Linux and Open Source

About Linux and Open Source

Had a bit of a tinker with my daughters Chromebook today.
In particular wanted to see if I could make it boot from USB (to find a way of running an OS on it other than ChromeOS, and without actually hosing the ChromeOS instance in the process.

Managed to generally follow the instructions I found at Chromium.org to enable Developer mode.

Once done, you boot it up as usual (Ctrl-D to keep booting) and once started, tied to Wifi and logged in with your Google account, you can use Ctrl-Alt-T to run a ChromeOS Terminal, and from there type 'shell' to get a bash shell.
The trap is that you're then logged in as 'chronos' and to be able to act as root you need to be able to su upward... requiring the knowledge of the password for chronos. The instructions I then found on Reddit (Ctrl-Alt-RightArrowFunction) lets you open a rootshell using the previously set root password, and then set a password for the user chronos, which can then be used to fully interact without tasking out of the Window manager...

Unfortunately the instructions to let the thing boot of USB don't appear to work, and it appears, i'm not the only one to confront this. .

That's about as far as i've gotten, I don't particularly want to brick it, nor have to factory default it as such. Just be nice to have an alternative boot option occasionally. Sigh...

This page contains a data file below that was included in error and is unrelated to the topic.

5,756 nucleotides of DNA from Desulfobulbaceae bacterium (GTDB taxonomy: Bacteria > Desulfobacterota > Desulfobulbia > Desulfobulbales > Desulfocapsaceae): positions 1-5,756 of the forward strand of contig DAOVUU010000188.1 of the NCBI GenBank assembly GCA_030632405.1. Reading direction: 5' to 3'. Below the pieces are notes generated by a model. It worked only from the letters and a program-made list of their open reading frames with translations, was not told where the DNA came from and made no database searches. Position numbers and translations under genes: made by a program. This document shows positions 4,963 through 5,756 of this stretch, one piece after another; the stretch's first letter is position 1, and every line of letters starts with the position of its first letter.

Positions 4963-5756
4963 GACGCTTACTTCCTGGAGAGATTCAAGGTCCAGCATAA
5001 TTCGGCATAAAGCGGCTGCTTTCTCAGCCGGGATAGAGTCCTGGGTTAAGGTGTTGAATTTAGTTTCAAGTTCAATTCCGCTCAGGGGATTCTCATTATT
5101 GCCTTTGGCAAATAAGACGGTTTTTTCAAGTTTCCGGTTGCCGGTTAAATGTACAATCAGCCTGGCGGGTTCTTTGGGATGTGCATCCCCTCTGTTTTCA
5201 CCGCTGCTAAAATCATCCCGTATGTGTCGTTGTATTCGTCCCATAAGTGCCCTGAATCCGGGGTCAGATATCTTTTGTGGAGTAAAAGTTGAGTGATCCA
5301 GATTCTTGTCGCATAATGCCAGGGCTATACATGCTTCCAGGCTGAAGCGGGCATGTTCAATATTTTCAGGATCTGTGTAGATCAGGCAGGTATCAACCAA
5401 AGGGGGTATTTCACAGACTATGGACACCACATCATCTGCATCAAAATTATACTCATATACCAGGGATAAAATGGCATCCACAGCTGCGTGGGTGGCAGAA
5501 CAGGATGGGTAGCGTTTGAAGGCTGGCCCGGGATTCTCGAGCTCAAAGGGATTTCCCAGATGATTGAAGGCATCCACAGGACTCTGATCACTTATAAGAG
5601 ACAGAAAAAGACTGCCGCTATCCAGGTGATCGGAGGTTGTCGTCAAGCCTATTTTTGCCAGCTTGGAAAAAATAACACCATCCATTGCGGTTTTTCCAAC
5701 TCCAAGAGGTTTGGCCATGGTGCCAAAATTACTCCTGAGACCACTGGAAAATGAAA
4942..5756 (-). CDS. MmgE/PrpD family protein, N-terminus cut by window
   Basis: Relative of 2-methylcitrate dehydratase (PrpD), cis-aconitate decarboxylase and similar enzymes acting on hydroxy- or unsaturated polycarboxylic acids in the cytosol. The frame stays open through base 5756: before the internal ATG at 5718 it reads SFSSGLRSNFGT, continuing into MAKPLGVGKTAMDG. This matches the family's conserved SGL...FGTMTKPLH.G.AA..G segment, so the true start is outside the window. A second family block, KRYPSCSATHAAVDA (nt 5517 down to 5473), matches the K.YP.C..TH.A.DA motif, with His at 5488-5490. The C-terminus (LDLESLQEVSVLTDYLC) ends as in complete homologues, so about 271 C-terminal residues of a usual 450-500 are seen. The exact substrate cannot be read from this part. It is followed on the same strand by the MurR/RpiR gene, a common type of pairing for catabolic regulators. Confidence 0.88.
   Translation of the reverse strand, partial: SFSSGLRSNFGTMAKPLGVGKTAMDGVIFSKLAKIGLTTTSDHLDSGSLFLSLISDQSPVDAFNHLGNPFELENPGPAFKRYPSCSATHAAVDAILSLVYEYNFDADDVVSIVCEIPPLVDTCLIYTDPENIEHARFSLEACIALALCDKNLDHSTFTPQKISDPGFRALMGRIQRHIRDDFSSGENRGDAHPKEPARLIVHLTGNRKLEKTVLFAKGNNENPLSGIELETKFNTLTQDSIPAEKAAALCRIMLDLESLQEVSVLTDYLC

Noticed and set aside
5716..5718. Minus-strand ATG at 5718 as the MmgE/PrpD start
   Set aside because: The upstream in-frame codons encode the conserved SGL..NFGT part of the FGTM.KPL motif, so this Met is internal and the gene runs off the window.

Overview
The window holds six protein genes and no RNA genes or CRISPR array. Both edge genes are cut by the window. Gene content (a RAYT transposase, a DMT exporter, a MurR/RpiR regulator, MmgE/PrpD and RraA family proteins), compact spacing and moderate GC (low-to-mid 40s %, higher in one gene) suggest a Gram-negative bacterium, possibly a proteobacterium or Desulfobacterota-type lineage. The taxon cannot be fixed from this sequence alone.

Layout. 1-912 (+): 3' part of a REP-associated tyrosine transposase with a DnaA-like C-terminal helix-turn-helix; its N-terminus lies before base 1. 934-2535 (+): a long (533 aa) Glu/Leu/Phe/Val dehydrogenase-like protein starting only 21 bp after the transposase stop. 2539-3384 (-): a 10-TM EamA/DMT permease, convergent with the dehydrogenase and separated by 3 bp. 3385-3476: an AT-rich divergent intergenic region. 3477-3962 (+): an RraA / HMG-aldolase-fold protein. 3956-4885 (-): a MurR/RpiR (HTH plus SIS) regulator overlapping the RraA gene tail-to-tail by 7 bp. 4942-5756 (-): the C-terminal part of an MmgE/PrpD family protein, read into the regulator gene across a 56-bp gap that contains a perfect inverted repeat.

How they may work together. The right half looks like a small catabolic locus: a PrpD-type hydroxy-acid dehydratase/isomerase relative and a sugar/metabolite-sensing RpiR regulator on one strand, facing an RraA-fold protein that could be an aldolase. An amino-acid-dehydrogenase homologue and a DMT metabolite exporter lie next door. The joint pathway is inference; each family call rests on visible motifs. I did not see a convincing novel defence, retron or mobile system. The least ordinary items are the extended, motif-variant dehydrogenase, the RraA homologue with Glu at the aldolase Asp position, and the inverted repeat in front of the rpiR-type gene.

Probably not the first time i've done it - renewing my Letsencrypt SSL certs without then actually bouncing daemons to load new certs.

Some tips for validating that your cert is actually working:

Firstly, show cert details:

blakjak@raven:~$ openssl s_client -connect localhost:25 -starttls smtp

Look for (in my case) something like:

subject=/CN=blakjak.net
issuer=/C=US/O=Let's Encrypt/CN=Let's Encrypt Authority X3
---

And then there's IMAP and POP, the below will quickly show the dates of your cert:

blakjak@raven:~$ openssl s_client -connect localhost:993 2>/dev/null | openssl x509 -noout -dates
notBefore=May 17 07:45:00 2017 GMT
notAfter=Aug 15 07:45:00 2017 GMT
blakjak@raven:~$ openssl s_client -connect localhost:995 2>/dev/null | openssl x509 -noout -dates
notBefore=May 17 07:45:00 2017 GMT
notAfter=Aug 15 07:45:00 2017 GMT

Had to scratch my head to find the right tool for the job today - something that I used regularly at SMX but havn't had much need to use since.

The tool was 'vimdiff'. I needed to compare to configuration files (retrieved from two different servers) to understand what difference existed. Whilst 'diff' alone would've done it, I find the output hard to follow. vimdiff worked wonders!

Google hit I used also has some other useful tools:

https://unix.stackexchange.com/questions/79135/is-there-a-condensed-side-by-side-diff-format.

For posterity.

Honourable mention for icdiff also.

I came across a Reddit Thread recently which included this gem:

From the comments that have been posted on this thread and what I found on the Mozilla forums so far:

1- In a new tab, type or paste about:config in the address bar and press Enter/Return. Click the button promising to be careful.

2- Set browser.newtab.url to about:blank>

3- To disable the callbacks to tiles.cdn.mozilla.com without enabling the "do not track" feature you need to remove the address from browser.newtabpage.directory.ping and browser.newtabpage.directory.source

Source: